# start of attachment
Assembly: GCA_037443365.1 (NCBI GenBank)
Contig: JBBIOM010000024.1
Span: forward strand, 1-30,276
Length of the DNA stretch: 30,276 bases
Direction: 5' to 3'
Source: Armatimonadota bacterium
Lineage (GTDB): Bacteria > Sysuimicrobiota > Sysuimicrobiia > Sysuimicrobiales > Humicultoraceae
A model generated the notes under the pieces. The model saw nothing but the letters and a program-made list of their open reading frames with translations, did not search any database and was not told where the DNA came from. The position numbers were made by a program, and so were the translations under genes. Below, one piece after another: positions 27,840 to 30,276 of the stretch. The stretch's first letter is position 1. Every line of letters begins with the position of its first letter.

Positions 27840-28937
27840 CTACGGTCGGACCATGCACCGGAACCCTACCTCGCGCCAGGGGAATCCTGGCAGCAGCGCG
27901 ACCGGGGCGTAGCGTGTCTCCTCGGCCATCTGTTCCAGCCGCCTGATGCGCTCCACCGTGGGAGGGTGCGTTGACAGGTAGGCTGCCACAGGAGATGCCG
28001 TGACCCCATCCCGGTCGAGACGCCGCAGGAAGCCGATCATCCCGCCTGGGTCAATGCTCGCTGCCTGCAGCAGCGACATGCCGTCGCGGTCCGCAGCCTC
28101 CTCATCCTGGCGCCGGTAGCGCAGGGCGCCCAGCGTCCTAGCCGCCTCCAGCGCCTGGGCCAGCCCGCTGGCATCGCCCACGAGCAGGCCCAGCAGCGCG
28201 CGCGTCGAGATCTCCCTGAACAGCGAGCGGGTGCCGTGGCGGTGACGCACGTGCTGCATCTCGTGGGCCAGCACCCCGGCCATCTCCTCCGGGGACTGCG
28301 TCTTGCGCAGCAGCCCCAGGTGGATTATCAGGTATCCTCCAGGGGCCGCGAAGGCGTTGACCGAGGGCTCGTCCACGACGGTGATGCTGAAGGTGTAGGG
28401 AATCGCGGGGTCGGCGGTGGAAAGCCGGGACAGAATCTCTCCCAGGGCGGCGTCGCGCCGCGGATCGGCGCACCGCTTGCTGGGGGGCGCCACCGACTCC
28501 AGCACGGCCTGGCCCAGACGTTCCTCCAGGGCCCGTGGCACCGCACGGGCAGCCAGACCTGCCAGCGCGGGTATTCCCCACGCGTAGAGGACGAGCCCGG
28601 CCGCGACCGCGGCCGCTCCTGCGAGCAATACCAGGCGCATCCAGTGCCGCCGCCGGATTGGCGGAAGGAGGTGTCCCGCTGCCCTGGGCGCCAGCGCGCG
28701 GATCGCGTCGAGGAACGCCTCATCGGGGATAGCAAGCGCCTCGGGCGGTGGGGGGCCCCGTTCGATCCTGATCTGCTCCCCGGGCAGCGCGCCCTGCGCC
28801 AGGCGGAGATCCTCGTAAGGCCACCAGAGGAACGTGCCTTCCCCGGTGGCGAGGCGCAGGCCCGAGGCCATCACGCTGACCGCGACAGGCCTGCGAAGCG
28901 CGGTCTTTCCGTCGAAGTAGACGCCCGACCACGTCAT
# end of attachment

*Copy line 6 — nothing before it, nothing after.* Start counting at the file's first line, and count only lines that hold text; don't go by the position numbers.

Source: Armatimonadota bacterium